It is now the case that some losses always occur when entering the impeller, partly because the liquid that is not yet rotating at that moment collides with the impeller blades, which themselves are already rotating at high speed. These losses cause that the pressure when entering the impeller first drops a little and is then increased in the impeller and further into the pump casing. The magnitude of this pressure drop when entering the impeller is called the NPSH value (Net Positive Suction Head). The NPSH value is determined by the quality of the design of the pump and also the operating point of the pump. The less energy losses there are when entering the impeller, so the lower the NPSH value, the better the pump has been designed.
These losses when entering the impeller are first of all disadvantageous in terms of energy efficiency and cause a small loss of efficiency of the pump. But in addition, they sometimes have a much greater disadvantage: they can cause cavitation.
The interaction of pressure and temperature determine whether a medium is liquid or will boil and become vapor. We all know that water boils at atmospheric pressure when we heat it to 100 ° C. On the other hand, we can also boil water at, for example, 95 ° C in an enclosed space when we start to lower the air pressure above the liquid surface or, in other words, start sucking a vacuum. The minimum pressure under which a medium must be kept in order to keep it liquid at a certain temperature is known in science as the vapor pressure of that liquid at that temperature.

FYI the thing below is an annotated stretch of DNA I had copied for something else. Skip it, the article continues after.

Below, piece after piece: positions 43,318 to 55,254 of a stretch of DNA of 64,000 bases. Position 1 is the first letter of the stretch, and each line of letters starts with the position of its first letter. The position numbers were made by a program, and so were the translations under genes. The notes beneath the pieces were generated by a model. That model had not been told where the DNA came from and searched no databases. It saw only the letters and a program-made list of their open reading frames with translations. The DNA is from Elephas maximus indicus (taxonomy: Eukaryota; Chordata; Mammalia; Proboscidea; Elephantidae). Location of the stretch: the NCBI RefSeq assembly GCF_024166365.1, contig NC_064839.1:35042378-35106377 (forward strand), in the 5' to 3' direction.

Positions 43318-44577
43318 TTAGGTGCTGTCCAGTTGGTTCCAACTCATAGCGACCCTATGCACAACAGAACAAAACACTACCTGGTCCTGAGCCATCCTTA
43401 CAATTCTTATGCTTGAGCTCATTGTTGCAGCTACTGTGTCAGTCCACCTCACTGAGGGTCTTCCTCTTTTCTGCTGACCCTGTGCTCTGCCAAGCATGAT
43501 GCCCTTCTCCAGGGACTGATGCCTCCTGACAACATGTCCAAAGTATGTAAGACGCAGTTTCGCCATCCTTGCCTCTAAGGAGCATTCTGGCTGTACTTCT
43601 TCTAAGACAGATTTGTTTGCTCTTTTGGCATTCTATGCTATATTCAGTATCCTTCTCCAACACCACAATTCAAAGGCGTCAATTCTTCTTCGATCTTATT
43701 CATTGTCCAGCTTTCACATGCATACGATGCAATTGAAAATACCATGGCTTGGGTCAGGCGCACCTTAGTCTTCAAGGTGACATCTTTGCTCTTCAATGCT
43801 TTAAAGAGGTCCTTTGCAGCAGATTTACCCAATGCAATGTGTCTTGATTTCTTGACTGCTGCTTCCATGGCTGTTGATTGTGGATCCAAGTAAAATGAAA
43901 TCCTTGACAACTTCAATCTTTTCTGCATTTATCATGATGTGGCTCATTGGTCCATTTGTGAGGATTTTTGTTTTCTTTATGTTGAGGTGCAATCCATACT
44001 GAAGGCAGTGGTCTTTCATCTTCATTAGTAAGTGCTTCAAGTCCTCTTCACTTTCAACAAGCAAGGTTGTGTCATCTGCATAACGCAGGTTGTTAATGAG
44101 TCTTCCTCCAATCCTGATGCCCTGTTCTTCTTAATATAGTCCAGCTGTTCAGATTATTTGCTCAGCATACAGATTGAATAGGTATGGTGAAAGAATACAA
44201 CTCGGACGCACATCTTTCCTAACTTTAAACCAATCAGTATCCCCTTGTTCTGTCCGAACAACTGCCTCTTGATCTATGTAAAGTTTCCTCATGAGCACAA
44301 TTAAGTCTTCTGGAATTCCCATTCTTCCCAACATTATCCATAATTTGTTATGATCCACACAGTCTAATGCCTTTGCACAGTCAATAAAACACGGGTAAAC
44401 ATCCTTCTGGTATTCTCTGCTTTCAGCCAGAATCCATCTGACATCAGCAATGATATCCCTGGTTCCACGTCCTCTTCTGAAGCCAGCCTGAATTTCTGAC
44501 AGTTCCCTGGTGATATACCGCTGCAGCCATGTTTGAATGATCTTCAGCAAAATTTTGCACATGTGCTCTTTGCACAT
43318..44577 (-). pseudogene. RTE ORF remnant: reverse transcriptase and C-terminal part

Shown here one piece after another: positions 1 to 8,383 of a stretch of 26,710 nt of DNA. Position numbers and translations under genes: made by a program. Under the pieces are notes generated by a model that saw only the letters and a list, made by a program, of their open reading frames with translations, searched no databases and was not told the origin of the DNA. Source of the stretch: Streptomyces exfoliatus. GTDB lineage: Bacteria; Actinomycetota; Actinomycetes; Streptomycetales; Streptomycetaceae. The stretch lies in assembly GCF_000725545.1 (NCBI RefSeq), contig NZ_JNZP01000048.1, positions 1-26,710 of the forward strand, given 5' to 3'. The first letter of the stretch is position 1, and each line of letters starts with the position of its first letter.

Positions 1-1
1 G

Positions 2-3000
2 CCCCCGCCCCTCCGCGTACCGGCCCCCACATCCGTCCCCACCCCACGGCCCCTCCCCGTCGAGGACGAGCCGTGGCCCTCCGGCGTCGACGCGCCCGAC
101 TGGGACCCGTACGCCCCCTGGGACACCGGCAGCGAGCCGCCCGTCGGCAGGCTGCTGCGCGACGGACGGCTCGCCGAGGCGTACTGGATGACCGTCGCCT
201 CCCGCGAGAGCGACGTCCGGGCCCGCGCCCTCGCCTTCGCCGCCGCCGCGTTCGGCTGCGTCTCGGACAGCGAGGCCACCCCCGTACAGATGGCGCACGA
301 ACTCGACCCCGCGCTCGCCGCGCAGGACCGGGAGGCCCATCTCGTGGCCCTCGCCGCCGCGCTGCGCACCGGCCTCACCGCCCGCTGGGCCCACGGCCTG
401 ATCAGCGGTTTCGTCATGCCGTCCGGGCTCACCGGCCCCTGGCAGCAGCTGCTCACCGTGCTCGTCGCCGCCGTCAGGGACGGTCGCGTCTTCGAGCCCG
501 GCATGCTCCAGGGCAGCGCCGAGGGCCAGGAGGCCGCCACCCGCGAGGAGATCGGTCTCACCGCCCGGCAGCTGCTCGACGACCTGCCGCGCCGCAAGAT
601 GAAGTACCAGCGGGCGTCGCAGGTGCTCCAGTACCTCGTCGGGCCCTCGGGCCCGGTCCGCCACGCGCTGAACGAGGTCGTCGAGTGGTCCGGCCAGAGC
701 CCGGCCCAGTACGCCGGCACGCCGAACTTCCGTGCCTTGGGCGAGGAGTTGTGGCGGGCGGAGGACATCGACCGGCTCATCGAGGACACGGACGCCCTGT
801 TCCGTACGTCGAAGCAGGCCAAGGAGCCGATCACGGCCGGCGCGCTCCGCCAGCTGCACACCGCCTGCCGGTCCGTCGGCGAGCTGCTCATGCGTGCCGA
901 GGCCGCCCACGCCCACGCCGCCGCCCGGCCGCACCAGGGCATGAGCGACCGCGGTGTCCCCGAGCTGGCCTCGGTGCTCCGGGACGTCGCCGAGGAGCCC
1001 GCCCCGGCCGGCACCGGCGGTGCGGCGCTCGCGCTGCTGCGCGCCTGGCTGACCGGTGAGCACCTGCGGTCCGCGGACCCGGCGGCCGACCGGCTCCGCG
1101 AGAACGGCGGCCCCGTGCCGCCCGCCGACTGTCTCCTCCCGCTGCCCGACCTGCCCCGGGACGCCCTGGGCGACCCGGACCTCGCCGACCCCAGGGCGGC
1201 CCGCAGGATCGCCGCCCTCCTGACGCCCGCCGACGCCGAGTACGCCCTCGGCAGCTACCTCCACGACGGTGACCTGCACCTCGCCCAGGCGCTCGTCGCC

If we now start pumping that water of 95 ° C, we already know that a pressure drop occurs when entering the impeller. If this pressure drop is large (pump with high NPSH value), it could well be that the pressure at the inlet of the impeller falls below the vapor pressure of the water and the water at that point will spontaneously boil and thus become vapor. We say the pump is cavitating. With a better designed pump, one with a lower NPSH value, the pressure drop at the inlet is smaller, the pressure does not drop below the vapor pressure anywhere, the water does not boil and this better designed pump does not cavitate.
Cavitation is a phenomenon with many adverse consequences. First, this spontaneous boiling of the liquid at the inlet of the pump causes noise and vibration, but undoubtedly the worst part is that the pump's capacity is lost. A vapor bubble is created in the inlet of the impeller that is very difficult to get out of there. The vapor is lighter than the liquid and is constantly pushed back to the centre of the pump by the centrifugal forces and eventually the vapor bubble obstructs the passage for the liquid. As more space in the impeller is filled with the lighter vapor, the pump also loses its head because the centrifugal forces on the light vapor are smaller than on the heavier liquid.
Shear is the difference in speed between 2 layers in the liquid. The degree of the shear is expressed by the shear rate, which represents the velocity gradient in the liquid. When 2 layers of liquid that are 1m apart have a speed difference of 1 m/s, then there is a shear rate of 1/s in the liquid between these 2 layers.
As soon as a liquid is in motion, shear is created. The velocity is never the same for each liquid droplet, so there is always a relative movement of one droplet versus the other, thus creating shear. Even with so-called plug flow, shear will form on the wall because this wall is stationary or moves faster than the liquid and thus slows down or entrains the liquid.